China’s nuclear policy adheres to the “no first use” principle, as the 2015 White Paper on “China’s Military Strategy” categorically states that China’s “national defence policy is defensive in nature, oppose[s] hegemonism and power politics in all forms, and will never seek hegemony or expansion.” However, its growing nuclear capabilities both in size and scope suggest otherwise. What is evident is a shift from minimum deterrence, which was once a preferred strategy, to now exhibiting signs of adopting a more advanced nuclear posture of “limited deterrence”. Analysts have explained this approach as being that if deterrence fails, this capability should be sufficient to control escalation and to compel the enemy to back down.

China has also upgraded the force structure from Second Artillery Force (SAF) to that of People’s Liberation Army Rocket Force (PLARF), which is heavily invested in modernising its nuclear forces by enhancing its silo-based ICBMs and adding more survivable, mobile delivery systems. According to China’s 2019 Defence White Paper, the PLARF is working towards: enhancing its credible and reliable capabilities of nuclear deterrence and counterattack, strengthening intermediate and long-range precision strike forces, and enhancing strategic counter-balance capability, to build a strong and modernised rocket force.

This was evident in 2018 when the PLARF commissioned the DF-26 ICBM into service, taking a significant leap in its military arsenal. The DF-26 has a range of up to 4,000 kilometres and the ability to carry a 1,200-1,800 kg nuclear or conventional warhead, allowing China to strike directly at the US territory of Guam or target ships at sea – seeing it dubbed as the “trump card” and a “new strategic tool” for the PLARF. The 2023 US Defence Department report suggests that:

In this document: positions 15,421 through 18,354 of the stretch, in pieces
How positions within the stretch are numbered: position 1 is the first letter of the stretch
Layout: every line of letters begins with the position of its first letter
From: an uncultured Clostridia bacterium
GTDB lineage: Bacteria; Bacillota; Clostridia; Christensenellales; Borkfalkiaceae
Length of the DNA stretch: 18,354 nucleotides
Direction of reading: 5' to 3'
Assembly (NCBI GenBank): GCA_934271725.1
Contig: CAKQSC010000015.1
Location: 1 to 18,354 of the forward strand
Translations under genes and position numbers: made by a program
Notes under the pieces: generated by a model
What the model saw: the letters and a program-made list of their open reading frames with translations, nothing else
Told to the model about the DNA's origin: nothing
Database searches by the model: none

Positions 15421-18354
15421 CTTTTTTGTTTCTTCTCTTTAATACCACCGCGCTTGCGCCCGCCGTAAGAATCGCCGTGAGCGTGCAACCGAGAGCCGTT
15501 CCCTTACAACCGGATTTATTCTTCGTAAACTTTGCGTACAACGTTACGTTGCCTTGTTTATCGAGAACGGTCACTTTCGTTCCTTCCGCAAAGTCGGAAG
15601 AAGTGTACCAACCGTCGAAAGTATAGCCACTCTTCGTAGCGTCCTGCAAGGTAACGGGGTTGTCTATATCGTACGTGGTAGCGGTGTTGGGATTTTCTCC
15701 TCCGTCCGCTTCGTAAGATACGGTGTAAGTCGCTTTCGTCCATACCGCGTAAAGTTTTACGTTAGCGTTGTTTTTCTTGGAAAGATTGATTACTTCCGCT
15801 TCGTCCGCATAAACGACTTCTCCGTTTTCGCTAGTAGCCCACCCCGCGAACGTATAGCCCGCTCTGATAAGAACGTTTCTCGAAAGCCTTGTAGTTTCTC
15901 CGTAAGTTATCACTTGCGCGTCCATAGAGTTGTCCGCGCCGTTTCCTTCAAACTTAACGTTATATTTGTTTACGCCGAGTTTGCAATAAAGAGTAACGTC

[The People’s Republic of China] may be exploring development of conventionally-armed intercontinental range missile systems. If developed and fielded, such capabilities would allow the PRC to threaten conventional strikes against targets in the continental United States, Hawaii, and Alaska. Conventionally-armed ICBMs would present significant risks to strategic stability.

At present, China’s ICBM arsenal consists of approximately 350 ICBMs, which includes fixed and mobile launchers capable of launching unitary and multiple re-entry vehicles. Some sources indicate a “long-range” DF-27 ballistic missile is in development, which could be a new intermediate-range ballistic missile or ICBM. These developments suggest that the PLARF is not just a “provider” of key military capabilities but has become a “potential source of coercive leverage” for Beijing, which also acts as a “visible symbol” of China’s great-power status.

From China’s perspective, shifting estimates of what makes for a credible minimum deterrent are the cause of the nuclear force's structural and size variations. Also driving the change is the evolving security landscape and the growing foreign challenges China is facing. The long-standing Chinese policy of maintaining a small and survivable nuclear deterrent is no longer satisfactory for a rising China. Deng Xiaoping once stated that nuclear force enhancements were necessary “to earn more say and a higher international status in a coming world order”.